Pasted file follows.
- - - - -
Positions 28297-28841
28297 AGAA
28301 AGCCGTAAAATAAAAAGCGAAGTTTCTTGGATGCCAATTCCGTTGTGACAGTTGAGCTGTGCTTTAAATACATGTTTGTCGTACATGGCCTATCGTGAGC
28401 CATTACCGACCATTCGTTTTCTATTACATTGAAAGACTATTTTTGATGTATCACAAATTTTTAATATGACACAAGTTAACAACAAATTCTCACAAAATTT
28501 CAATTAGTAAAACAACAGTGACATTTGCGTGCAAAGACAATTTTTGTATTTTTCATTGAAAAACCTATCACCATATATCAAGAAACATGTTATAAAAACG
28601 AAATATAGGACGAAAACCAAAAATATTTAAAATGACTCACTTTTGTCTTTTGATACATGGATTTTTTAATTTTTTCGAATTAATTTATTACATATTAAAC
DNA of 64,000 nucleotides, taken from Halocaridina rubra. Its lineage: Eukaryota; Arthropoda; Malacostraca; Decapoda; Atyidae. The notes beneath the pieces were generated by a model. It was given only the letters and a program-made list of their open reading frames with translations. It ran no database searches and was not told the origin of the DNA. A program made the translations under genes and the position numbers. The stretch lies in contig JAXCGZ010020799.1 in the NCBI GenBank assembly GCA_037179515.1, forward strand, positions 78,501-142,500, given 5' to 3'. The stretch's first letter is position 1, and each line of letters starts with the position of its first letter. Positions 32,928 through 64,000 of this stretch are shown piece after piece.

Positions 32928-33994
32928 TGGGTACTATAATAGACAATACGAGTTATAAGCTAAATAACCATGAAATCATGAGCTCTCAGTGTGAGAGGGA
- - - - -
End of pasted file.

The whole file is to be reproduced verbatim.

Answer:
Positions 28297-28841
28297 AGAA
28301 AGCCGTAAAATAAAAAGCGAAGTTTCTTGGATGCCAATTCCGTTGTGACAGTTGAGCTGTGCTTTAAATACATGTTTGTCGTACATGGCCTATCGTGAGC
28401 CATTACCGACCATTCGTTTTCTATTACATTGAAAGACTATTTTTGATGTATCACAAATTTTTAATATGACACAAGTTAACAACAAATTCTCACAAAATTT
28501 CAATTAGTAAAACAACAGTGACATTTGCGTGCAAAGACAATTTTTGTATTTTTCATTGAAAAACCTATCACCATATATCAAGAAACATGTTATAAAAACG
28601 AAATATAGGACGAAAACCAAAAATATTTAAAATGACTCACTTTTGTCTTTTGATACATGGATTTTTTAATTTTTTCGAATTAATTTATTACATATTAAAC
DNA of 64,000 nucleotides, taken from Halocaridina rubra. Its lineage: Eukaryota; Arthropoda; Malacostraca; Decapoda; Atyidae. The notes beneath the pieces were generated by a model. It was given only the letters and a program-made list of their open reading frames with translations. It ran no database searches and was not told the origin of the DNA. A program made the translations under genes and the position numbers. The stretch lies in contig JAXCGZ010020799.1 in the NCBI GenBank assembly GCA_037179515.1, forward strand, positions 78,501-142,500, given 5' to 3'. The stretch's first letter is position 1, and each line of letters starts with the position of its first letter. Positions 32,928 through 64,000 of this stretch are shown piece after piece.

Positions 32928-33994
32928 TGGGTACTATAATAGACAATACGAGTTATAAGCTAAATAACCATGAAATCATGAGCTCTCAGTGTGAGAGGGA